With the No. 1 overall pick and three top-65 picks at their disposal, the Bengals are in position to make a big splash and upgrade their roster from being a bottom-feeder to being a playoff contender, especially now that the NFL postseason will include seven teams from each conference.
Of course, it starts out with LSU Tigers quarterback Joe Burrow being the No. 1 overall pick. No surprise there.
Up next is Wisconsin Badgers center Tyler Biadasz in Round 2.
Biadasz can help solidify the interior of the offensive for the Bengals. A consistent prospect at center, Biadasz brings his run-blocking ability to a team that will be looking to establish Joe Mixon as the centerpiece to the offense. He is a smart player that always is under control and is well-versed in most blocking schemes.
Don’t look at the ‘center’ tag as much as the fact that Biadasz is an interior lineman joining an offensive line in desperate need of help on the interior. The presumed starters at guard next season are Michael Jordan, who struggled mightily for much of his rookie season, and Xavier Su’a Filo, who wasn’t much better as a backup pressed into starting duties for the Cowboys last year due to injuries.
It certainly helps that Biadasz was the 2019 Rimington Award winner in 2019, given annually to the nation’s top center. The Bengals don’t exactly have a proven backup at center behind Trey Hopkins, even though the team spent a first-round pick on Billy Price just two years ago. He’s been very underwhelming at guard and center, so don’t be surprised if the Bengals look for another guy who can compete for second-string center duties.
For what it’s worth, Biadsz’s NFL.com draft profile compares him to long-time offensive lineman Stefen Wisniewski, who has bounced between left guard and center throughout his career while making a positive impact at both spots.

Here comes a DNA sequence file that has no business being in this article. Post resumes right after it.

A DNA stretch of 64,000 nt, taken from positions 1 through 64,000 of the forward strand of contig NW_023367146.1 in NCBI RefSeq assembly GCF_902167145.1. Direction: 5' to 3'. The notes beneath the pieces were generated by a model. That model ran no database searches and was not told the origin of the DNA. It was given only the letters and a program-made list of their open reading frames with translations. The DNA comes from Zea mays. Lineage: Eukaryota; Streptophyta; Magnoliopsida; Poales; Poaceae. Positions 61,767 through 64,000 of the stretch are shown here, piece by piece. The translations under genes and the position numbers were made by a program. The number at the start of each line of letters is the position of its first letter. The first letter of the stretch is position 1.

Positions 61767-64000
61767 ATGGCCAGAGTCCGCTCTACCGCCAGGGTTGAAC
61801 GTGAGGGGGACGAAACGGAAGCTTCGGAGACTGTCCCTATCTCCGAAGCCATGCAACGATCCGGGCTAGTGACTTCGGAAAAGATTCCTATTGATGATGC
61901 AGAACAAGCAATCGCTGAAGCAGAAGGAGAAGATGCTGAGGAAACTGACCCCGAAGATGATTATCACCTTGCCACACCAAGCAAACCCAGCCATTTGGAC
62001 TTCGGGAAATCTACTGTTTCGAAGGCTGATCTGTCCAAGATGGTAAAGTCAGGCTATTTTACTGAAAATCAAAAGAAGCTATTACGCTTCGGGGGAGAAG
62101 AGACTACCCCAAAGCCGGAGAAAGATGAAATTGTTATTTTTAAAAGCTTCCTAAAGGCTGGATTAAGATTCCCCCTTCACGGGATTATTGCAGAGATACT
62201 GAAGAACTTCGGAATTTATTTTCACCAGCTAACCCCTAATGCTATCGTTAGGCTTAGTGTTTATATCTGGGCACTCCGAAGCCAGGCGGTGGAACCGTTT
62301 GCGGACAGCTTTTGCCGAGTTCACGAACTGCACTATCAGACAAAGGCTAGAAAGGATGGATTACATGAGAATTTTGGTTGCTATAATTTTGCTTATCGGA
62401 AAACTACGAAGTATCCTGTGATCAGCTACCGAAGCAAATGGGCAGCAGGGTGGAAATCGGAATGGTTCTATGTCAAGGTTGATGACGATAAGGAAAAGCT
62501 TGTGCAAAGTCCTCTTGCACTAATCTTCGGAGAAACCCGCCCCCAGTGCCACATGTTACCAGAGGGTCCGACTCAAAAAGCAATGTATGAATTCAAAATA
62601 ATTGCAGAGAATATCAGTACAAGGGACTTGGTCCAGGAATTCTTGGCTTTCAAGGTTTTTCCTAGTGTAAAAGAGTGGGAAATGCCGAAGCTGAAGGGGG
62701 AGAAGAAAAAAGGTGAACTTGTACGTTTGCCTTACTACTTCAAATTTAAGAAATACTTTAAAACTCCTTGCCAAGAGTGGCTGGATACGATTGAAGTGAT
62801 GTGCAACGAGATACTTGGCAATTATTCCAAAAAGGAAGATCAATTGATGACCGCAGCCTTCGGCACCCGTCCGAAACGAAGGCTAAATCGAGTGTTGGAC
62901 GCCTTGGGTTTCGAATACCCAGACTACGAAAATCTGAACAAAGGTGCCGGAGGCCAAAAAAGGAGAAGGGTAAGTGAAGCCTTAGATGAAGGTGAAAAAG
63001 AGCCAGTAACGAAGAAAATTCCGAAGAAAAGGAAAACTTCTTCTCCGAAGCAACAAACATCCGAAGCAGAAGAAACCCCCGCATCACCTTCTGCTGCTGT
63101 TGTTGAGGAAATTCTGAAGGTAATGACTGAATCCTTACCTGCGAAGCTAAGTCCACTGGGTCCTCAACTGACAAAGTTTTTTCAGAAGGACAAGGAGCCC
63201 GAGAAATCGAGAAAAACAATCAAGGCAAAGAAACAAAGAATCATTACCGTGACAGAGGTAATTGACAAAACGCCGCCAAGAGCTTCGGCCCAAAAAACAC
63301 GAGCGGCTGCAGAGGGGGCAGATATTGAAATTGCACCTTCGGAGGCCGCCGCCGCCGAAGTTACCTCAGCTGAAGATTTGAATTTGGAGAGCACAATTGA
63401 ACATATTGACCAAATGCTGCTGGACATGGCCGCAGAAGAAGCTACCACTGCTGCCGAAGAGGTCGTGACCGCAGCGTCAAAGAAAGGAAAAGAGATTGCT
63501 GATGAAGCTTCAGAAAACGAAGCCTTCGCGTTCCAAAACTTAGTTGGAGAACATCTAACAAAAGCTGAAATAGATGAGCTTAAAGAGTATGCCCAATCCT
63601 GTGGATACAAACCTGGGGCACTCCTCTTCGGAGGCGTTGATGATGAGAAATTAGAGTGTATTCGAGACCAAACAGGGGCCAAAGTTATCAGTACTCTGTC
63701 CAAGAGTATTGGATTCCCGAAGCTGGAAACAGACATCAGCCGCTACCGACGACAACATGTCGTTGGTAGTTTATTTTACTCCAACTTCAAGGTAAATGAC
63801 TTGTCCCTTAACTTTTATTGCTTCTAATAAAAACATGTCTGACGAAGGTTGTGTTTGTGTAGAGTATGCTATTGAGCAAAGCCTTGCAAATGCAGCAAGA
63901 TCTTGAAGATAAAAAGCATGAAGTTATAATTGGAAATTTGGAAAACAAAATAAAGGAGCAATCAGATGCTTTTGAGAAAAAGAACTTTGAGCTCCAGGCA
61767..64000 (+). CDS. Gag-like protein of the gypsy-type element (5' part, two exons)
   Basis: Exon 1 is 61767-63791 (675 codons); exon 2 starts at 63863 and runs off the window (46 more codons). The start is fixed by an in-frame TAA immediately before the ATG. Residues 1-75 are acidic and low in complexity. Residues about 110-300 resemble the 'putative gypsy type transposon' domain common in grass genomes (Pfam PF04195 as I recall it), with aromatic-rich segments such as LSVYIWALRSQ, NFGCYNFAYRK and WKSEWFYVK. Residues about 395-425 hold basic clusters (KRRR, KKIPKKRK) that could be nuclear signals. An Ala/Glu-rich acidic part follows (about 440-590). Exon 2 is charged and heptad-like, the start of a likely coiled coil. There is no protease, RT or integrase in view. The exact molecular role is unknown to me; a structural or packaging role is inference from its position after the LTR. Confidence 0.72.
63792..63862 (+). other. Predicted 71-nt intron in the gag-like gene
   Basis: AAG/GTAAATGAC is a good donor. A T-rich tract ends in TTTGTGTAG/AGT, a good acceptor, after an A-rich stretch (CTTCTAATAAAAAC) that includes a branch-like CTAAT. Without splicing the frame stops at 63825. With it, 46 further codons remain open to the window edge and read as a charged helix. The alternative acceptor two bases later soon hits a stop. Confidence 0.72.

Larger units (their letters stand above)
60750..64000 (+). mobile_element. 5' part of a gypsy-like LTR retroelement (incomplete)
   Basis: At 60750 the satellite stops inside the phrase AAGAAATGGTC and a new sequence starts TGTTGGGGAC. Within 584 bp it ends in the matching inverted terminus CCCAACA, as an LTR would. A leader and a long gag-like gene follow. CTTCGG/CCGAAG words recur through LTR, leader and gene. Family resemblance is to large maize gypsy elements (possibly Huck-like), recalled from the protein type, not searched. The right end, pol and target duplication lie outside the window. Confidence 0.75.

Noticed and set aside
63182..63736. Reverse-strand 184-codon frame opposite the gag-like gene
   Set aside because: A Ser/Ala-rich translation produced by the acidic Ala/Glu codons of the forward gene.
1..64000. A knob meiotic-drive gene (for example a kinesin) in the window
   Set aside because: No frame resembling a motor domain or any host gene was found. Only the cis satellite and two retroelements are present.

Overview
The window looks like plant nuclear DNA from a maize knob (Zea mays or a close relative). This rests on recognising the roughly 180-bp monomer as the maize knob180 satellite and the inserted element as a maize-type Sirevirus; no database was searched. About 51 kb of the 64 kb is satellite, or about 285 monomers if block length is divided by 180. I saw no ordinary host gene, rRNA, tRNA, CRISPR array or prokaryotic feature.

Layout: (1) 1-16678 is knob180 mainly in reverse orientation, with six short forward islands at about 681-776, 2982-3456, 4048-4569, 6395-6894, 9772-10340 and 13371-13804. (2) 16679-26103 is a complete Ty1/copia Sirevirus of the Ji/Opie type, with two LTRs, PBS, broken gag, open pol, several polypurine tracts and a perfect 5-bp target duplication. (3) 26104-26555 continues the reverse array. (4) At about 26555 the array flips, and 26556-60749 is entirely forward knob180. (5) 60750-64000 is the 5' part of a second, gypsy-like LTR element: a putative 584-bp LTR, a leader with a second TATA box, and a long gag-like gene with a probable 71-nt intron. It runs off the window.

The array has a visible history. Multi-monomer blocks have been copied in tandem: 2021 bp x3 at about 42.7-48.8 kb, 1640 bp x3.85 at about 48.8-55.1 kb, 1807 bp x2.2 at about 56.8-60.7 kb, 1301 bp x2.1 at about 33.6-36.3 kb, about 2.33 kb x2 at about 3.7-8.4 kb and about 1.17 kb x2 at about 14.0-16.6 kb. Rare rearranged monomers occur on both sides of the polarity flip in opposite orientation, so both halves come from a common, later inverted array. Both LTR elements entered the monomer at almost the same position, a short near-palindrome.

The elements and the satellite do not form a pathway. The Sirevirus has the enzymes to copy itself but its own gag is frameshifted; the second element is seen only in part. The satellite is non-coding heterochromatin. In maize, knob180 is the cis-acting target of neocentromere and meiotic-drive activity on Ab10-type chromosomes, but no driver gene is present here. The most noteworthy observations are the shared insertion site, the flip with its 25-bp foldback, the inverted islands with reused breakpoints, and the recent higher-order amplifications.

Finally, the Bengals address their gaping hole at linebacker with Ohio State’s Malik Harrison in Round 3.
Harrison has all the desired traits that teams look for in a prospect at the position. The combination of size, physicality, and range will make him an excellent defender against the run at the next level. He plays downhill and constantly disrupts blocking schemes. He is always looking for the impact tackle, which can be a detriment against play-action passing attacks.
Getting a guy like Harrison in Round 3 would be a really solid pickup for a Bengals defense in desperate need impact backers. He can play on the inside or outside and would probably be one of Cincinnati’s top three backers as a rookie. Harrison’s NFL.com draft profile actually compares him to Seahawks star K.J. Wright.
If the Bengals could get someone the caliber of Wright in a defense that’s got a world of talent on the defensive line and secondary, this defense could get really scary for the opposition in 2020 (or whenever next season starts).